Crisis Communications: What Every Business Leader Should Learn From the News of the World Scandal

When it comes to crisis communications, this is what every business leader should learn from the News of the World scandal. In this article we will examine leadership, communications and the media and how they all contributed to the final, disastrous outcome. By reading this article you will learn modern, effective crisis communications strategies for immediate adaptation to your company that will produce superior results in time of crisis or during emergency circumstances.

Leadership and Crisis Communications

Crisis Communications

The greatest failing throughout the sequence of the events is a failing of leadership. Leadership that failed to take good advice or that which sought counsel from likeminded executives who completely mis-read the situation and the potential impact upon the organization. Initial comments that praised senior executives, failed to acknowledged the presence of mounting concern and the hubris displayed by not engaging key stakeholders, all compounded the initial misdeeds.

The single-minded approach, reminiscent of the style used by executives during the Toyota vehicle recall and BP oil spill incidents, undermined any and all attempts to engage with authorities and affected communities.

Effective leadership in times of crisis is not centered on making flawless decisions in every instance but the exploration and trial of alternatives that produce superior results and support the strategic intent of mitigating or containing the issue in order to prevent further damage, loss or suffering. This was not present at any stage and any retro active attempts have been met with deserved skepticism and dismissed as insincere.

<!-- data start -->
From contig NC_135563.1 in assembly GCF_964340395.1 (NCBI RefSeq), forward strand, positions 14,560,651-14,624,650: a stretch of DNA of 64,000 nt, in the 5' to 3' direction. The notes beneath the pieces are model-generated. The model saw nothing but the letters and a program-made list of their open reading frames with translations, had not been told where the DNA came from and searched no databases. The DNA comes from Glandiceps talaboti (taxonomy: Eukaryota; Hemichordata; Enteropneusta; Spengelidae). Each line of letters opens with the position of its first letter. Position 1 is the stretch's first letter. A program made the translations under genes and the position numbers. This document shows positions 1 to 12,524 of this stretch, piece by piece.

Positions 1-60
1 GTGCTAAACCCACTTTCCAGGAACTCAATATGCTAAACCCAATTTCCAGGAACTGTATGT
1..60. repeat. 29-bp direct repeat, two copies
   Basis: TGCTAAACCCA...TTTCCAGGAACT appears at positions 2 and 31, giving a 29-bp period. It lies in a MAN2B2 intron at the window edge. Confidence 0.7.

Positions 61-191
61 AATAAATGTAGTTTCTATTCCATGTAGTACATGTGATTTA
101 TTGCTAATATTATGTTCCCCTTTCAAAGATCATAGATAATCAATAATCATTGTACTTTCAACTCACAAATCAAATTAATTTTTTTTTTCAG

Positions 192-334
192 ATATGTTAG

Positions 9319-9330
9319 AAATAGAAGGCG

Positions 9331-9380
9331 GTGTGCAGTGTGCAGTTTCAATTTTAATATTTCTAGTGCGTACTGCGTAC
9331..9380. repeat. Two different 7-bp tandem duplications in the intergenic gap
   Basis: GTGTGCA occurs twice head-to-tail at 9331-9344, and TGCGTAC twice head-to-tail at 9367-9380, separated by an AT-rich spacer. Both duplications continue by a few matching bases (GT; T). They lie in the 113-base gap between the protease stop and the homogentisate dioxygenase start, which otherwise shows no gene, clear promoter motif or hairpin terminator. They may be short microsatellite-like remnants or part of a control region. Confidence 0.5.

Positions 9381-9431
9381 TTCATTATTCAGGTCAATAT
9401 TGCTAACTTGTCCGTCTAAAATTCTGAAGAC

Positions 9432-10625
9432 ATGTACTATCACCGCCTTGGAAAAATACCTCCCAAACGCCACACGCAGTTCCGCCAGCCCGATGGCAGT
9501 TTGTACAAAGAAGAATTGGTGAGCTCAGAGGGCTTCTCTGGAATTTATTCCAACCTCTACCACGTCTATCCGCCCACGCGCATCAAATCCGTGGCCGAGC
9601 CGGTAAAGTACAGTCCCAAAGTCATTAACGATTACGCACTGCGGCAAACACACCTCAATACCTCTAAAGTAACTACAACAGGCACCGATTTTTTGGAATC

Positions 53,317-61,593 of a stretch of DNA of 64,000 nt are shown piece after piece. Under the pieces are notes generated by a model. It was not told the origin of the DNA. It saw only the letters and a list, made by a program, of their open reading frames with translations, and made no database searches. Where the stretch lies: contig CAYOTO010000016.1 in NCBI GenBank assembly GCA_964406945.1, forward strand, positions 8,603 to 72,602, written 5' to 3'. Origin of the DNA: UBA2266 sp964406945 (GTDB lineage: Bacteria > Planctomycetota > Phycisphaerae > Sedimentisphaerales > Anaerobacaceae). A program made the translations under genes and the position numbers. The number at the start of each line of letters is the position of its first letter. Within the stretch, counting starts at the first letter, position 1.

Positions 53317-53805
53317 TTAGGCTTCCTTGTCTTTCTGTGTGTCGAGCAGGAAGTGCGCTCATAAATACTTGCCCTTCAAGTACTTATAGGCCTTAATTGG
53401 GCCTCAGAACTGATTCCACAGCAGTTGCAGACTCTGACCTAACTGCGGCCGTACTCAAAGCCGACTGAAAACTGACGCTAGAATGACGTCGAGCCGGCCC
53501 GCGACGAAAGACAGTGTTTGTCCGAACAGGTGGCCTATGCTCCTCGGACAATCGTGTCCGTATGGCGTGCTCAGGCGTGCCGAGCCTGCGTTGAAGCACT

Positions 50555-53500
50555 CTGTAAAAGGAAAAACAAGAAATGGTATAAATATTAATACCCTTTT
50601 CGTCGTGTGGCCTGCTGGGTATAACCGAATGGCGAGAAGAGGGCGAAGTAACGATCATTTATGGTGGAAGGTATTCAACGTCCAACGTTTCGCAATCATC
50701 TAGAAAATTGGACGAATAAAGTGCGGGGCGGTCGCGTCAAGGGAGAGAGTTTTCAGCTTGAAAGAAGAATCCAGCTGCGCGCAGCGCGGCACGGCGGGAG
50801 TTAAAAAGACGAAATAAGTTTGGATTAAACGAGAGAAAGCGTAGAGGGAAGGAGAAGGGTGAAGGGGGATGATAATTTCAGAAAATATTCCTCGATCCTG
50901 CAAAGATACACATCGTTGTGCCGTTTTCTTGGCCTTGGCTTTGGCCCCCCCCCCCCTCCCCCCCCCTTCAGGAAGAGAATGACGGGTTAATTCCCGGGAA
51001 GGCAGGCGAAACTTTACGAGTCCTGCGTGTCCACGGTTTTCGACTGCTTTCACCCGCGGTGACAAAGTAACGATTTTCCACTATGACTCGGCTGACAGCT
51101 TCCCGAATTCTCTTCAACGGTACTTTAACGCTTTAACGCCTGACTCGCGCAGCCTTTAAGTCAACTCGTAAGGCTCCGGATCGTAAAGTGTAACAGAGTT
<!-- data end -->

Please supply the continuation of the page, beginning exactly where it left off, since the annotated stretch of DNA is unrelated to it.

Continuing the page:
The timeliness and effectiveness of leadership remains highly dependent upon the selective identification and utilization of relevant communications channels to convey the intent, actions and sentiment of the company’s leadership. More details please højbylæ

Crisis Communications

Traditional and conventional media has been significantly diluted in terms of power and connectivity in recent years. Dominance in this area accounts for little in times of crisis.

Any concerns related to monopoly or control over such channels have proven to be unfounded given that the individual who supposedly controls the most significant allocation of this sector, failed completely to utilize their various media channels to any real benefit. Furthermore, ownership and control over distribution and possibly even content is useless if you don’t control or dominate all channels and opinion. It is ironic that the tool most feared by senior executives, the media, failed to support one of it’s own kings in time of crisis.

Crisis communications is about frequency, consistency and exposure. Communicating frequently about the issues, your intent and what your actions are to be will aide in the dilution of rumors, speculation and any falsehoods usually derived in the absence of facts. Consistency or honest acknowledgement of the circumstances stabilizes audience opinion and allows for effective monitoring of introduced variances to improve perception and penetration. Failure to do so invites any and all opinions to get airtime and gain in momentum in the absence of a consistent and transparent message. Getting to the widest possible audience, in particular your stakeholders, critics and supports through a structured exposure strategy is paramount in order to complete the plan.

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